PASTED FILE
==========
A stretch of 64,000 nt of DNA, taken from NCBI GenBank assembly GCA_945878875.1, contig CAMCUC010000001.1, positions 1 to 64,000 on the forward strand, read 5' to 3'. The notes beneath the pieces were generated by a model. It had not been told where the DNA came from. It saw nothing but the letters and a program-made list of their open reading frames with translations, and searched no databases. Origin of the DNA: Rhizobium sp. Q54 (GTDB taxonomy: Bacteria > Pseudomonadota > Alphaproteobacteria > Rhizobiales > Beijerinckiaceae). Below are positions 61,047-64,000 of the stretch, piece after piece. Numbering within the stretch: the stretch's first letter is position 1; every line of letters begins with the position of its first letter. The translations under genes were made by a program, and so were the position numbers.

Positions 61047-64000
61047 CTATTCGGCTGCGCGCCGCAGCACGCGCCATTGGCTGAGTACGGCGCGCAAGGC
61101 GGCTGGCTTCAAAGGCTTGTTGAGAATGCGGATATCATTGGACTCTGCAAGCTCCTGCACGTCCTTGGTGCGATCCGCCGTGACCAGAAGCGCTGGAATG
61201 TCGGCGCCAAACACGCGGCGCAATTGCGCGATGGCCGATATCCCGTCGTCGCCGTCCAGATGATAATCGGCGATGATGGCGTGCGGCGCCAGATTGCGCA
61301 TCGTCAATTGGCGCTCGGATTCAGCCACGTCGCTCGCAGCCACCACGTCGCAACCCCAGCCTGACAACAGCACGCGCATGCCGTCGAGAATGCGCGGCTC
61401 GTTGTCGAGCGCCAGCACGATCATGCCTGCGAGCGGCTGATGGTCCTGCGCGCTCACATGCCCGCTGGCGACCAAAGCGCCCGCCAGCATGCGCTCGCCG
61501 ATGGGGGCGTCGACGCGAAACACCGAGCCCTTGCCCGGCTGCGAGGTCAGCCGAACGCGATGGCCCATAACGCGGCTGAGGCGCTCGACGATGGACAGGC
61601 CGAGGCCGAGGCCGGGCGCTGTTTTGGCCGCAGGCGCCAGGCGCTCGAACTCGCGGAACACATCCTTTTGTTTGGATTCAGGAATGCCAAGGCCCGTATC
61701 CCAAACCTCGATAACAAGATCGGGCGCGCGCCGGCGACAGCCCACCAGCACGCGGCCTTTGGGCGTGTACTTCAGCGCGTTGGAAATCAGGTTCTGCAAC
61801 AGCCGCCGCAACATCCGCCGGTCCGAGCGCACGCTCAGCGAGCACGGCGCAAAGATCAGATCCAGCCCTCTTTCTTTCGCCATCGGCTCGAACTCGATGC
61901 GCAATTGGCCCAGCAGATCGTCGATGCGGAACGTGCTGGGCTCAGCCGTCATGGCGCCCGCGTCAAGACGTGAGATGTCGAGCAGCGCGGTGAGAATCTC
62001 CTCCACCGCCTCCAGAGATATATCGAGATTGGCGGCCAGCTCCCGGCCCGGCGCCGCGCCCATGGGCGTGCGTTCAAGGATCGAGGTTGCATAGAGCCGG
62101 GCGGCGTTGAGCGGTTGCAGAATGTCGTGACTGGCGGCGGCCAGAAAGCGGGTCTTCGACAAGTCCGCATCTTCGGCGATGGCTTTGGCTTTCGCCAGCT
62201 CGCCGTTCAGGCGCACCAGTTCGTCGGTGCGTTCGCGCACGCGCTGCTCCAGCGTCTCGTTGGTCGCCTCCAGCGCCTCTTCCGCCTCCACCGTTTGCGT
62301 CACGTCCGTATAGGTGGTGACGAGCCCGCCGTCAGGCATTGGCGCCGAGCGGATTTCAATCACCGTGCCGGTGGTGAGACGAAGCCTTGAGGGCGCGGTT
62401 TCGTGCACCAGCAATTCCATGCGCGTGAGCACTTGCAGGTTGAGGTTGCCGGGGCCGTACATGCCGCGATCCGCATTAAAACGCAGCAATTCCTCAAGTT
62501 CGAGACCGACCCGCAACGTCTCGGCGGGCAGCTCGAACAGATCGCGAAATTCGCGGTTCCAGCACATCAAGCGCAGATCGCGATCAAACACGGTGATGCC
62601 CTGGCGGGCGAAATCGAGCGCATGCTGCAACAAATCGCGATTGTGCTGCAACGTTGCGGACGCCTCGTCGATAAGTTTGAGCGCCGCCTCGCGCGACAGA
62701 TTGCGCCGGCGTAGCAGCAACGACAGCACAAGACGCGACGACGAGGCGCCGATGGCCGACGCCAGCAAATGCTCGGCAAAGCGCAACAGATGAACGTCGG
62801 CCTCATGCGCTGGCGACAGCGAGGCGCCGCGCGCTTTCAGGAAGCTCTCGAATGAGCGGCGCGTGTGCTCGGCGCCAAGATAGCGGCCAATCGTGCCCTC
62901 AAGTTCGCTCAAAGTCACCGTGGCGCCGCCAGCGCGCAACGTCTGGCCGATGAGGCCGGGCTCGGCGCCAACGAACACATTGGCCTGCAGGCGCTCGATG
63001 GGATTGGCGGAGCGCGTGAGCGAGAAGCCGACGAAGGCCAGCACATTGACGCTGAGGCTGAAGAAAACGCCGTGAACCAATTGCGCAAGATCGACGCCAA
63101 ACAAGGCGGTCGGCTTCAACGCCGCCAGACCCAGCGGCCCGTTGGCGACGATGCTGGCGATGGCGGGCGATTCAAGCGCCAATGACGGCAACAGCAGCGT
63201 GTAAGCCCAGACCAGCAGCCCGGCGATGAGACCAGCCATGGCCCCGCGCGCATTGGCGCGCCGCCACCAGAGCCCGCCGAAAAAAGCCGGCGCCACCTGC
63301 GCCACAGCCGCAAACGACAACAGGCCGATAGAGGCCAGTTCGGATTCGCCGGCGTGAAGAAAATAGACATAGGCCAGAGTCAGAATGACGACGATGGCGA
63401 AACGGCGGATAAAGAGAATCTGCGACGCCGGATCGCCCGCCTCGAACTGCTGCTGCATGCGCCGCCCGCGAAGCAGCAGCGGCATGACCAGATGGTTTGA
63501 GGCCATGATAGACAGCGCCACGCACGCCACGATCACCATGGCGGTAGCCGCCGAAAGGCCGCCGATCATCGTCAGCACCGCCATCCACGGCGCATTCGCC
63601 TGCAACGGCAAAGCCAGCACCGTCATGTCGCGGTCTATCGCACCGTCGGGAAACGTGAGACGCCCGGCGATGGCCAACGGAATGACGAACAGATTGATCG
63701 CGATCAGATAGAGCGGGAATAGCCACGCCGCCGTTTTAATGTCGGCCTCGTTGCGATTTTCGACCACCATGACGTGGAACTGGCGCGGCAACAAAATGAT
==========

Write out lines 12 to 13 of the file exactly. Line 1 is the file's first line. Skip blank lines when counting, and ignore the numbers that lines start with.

61901 GCAATTGGCCCAGCAGATCGTCGATGCGGAACGTGCTGGGCTCAGCCGTCATGGCGCCCGCGTCAAGACGTGAGATGTCGAGCAGCGCGGTGAGAATCTC
62001 CTCCACCGCCTCCAGAGATATATCGAGATTGGCGGCCAGCTCCCGGCCCGGCGCCGCGCCCATGGGCGTGCGTTCAAGGATCGAGGTTGCATAGAGCCGG